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SpaceX Cargo Capsule Leaves Space Station For Home

samzenpus posted about 6 months ago | from the home-sweet-home dept.

Space 56

An anonymous reader writes "The commercial cargo ship Dragon left the International Space Station, and is heading home with nearly two tons of science experiments and old equipment. From the article: 'The unpiloted Dragon departed the International Space Station at 9:26 a.m. EDT to begin a trip expected to culminate just after 3 p.m. with a parachute-assisted splashdown in the Pacific Ocean, about 300 miles west of Baja California. NASA astronaut and station commander Steve Swanson controlled a 58-foot robotic arm that pulled the Dragon from its Harmony node port at 8 a.m., then released the capsule into space 266 miles over the ocean south of Australia.'"

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Slashdown confirmed (4, Informative)

lecithin (745575) | about 6 months ago | (#47033135)

Splashdown. Status below -

http://spaceflightnow.com/falc... [spaceflightnow.com]

Re:Slashdown confirmed (0)

Anonymous Coward | about 6 months ago | (#47033279)

heading home with nearly two tons of science experiments and old equipment

nearly quadruple the load going up...impressive comrade.

Re:Slashdown confirmed (2, Insightful)

Anonymous Coward | about 6 months ago | (#47035199)

heading home with nearly two tons of science experiments and old equipment

nearly quadruple the load going up...impressive comrade.

to be fair, it was going to fall out of the sky no matter how much stuff was in it.

2 tons? (0)

Kryptonian Jor-El (970056) | about 6 months ago | (#47033189)

Why would they use a measure of WEIGHT instead of a measure of MASS?

Re:2 tons? (2, Insightful)

Anonymous Coward | about 6 months ago | (#47033249)

Shut up.

Re:2 tons? (1)

hawguy (1600213) | about 6 months ago | (#47033257)

quote>Why would they use a measure of WEIGHT instead of a measure of MASS?

Ton is already ambiguous, but since it is a USA media article, its safe to assume that they meant what is also known as the short ton, or 2000 pounds. The pound is defined as 0.45359237 kg, so it is, by definition, a unit of mass.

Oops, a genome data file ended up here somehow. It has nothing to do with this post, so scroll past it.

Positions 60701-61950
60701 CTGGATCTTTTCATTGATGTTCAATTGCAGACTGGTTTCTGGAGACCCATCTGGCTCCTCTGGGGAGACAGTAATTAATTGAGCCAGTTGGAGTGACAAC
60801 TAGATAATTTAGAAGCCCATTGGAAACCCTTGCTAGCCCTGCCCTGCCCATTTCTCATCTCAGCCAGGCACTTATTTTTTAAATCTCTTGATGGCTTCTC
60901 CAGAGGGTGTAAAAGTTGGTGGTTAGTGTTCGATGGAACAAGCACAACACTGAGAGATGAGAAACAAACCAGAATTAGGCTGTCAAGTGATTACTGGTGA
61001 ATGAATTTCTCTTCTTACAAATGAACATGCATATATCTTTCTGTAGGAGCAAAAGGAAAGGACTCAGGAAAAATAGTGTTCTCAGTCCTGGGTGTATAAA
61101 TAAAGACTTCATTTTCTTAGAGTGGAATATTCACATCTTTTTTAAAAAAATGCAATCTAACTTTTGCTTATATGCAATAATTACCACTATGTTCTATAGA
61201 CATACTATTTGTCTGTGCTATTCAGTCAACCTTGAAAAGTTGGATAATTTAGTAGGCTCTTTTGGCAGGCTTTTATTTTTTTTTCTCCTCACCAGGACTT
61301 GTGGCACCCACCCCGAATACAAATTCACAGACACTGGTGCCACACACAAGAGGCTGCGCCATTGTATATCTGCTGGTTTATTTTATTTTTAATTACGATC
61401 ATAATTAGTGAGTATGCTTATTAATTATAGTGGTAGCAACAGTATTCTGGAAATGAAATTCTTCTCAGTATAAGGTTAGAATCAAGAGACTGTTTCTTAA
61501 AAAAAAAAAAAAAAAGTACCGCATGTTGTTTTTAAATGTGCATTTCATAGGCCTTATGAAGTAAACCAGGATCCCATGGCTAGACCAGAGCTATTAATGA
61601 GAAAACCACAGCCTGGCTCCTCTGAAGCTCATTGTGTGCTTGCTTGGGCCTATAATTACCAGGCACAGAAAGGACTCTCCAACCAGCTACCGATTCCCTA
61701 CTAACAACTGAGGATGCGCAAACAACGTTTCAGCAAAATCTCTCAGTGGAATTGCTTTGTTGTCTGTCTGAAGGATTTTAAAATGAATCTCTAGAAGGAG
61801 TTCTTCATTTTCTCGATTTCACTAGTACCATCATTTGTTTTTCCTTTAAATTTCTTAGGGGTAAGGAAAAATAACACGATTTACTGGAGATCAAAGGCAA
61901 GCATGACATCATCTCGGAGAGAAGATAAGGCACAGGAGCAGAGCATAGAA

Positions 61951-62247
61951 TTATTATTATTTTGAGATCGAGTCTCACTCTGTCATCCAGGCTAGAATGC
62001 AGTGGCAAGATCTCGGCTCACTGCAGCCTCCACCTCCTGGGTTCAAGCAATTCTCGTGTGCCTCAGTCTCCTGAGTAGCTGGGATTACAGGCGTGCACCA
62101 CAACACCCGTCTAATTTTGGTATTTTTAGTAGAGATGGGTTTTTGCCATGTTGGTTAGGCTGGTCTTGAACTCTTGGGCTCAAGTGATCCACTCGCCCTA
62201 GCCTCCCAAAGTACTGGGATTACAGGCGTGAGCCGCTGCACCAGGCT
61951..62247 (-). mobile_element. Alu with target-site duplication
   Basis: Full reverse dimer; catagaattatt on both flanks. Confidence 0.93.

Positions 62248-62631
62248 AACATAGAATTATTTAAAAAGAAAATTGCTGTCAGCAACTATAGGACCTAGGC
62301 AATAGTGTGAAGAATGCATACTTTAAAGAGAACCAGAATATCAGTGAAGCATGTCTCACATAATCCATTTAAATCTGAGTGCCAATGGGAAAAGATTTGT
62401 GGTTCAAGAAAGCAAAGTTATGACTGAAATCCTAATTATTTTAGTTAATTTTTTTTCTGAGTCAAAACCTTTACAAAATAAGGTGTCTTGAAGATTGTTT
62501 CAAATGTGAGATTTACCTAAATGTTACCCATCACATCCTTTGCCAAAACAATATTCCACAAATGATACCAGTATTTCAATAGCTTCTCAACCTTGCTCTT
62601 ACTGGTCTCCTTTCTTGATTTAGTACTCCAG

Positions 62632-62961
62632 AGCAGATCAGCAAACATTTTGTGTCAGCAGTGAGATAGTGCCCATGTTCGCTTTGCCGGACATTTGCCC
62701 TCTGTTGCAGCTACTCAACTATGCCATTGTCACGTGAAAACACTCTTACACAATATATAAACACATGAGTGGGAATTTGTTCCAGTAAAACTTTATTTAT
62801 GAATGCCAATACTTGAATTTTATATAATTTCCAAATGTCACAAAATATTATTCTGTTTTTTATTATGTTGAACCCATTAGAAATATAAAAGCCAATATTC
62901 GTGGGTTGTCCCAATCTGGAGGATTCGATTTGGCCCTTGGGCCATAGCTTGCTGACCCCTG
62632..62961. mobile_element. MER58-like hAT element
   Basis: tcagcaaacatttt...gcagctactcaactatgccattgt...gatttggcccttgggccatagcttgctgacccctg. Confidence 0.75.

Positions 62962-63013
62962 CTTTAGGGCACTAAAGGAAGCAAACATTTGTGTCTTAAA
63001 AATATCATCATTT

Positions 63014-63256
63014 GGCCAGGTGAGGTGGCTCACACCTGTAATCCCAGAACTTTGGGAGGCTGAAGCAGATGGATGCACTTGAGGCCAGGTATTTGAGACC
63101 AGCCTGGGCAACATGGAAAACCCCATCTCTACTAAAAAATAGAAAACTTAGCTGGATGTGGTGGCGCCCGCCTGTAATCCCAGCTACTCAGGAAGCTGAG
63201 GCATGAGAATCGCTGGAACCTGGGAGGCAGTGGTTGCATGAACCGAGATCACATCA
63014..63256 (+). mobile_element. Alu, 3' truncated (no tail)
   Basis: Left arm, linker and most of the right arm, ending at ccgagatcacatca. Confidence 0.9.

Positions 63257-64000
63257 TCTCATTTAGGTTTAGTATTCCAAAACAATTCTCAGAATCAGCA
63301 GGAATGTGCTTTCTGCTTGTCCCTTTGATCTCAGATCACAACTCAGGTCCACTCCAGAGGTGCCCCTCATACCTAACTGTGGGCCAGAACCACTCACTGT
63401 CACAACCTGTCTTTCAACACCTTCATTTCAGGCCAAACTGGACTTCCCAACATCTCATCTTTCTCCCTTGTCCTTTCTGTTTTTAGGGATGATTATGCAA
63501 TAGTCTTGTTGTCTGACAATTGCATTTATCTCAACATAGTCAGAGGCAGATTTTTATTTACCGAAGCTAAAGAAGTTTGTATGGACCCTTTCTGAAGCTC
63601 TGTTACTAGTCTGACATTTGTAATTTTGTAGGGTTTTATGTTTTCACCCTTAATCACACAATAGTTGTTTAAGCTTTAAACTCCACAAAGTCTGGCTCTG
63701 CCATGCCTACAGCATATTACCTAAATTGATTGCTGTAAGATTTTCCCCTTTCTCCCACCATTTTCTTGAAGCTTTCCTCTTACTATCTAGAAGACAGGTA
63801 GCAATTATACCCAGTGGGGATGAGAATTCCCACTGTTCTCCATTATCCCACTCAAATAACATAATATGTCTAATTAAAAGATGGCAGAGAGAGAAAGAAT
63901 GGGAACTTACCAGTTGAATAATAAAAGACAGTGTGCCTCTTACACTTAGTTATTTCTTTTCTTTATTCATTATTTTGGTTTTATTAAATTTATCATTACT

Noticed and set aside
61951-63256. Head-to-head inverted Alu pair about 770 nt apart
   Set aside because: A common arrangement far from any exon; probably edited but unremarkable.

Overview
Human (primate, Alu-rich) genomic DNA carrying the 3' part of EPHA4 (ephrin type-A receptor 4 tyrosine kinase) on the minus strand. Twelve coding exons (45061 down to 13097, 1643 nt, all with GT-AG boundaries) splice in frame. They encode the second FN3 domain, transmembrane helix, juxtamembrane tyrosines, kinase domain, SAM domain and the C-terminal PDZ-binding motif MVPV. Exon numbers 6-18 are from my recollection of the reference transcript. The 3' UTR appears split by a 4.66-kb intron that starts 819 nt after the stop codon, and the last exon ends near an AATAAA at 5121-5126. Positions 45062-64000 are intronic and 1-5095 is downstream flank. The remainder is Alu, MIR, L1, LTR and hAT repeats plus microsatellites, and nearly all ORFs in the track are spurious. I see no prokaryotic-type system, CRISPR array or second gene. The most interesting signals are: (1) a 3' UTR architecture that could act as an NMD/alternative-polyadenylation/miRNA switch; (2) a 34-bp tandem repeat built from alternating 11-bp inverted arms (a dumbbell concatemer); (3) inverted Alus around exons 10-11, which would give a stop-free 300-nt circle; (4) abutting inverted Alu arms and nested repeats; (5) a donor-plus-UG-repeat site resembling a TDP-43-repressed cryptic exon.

Re: 2 tons? (1)

Kryptonian Jor-El (970056) | about 6 months ago | (#47033371)

A pound is a unit of weight and can correspond to any kg mass, determined by the gravity of the place where it is being measured. Weight is dependent on gravity, mass is not. Welcome to 5th grade science class

Re: 2 tons? (2)

hawguy (1600213) | about 6 months ago | (#47033997)

A pound is a unit of weight and can correspond to any kg mass, determined by the gravity of the place where it is being measured.

Weight is dependent on gravity, mass is not. Welcome to 5th grade science class

Which is why the metric system has separate units for mass and weight/force.

But that's not the case with the pound, it is used for both (sometimes, but not always more specifically as pound-force or pound-mass)

http://en.wikipedia.org/wiki/P... [wikipedia.org]

The pound or pound-mass (abbreviations: lb, lbm, lbm, [1]) is a unit of mass used in the imperial, United States customary and other systems of measurement. A number of different definitions have been used, the most common today being the international avoirdupois pound which is legally defined as exactly 0.45359237 kilograms, and which is divided into 16 avoirdupois ounces.

Don't believe Wikipedia? How about the NIST?

http://physics.nist.gov/Pubs/S... [nist.gov]

MASS and MOMENT OF INERTIA: To convert from pound (avoirdupois) (lb) to kilogram (kg)

http://physics.nist.gov/Pubs/S... [nist.gov]

FORCE: To convert from pound-force (lbf) to newton (N)

The real world is not always as simple as what you learned in 5th grade science, when your teacher said "The pound is a unit of weight, not mass", he was correct and incorrect at the same time due to the ambiguous nature of the unit.

Re: 2 tons? (0)

Anonymous Coward | about 6 months ago | (#47034919)

The engineering unit for mass in the US is a slug, unless you want to confuse yourself with lb mass and lb force which may indicate the same value, but not the same thing. The lb measured with a bathroom scale is a lb force. The conversions can be found here http://en.wikipedia.org/wiki/Slug_(mass) [wikipedia.org]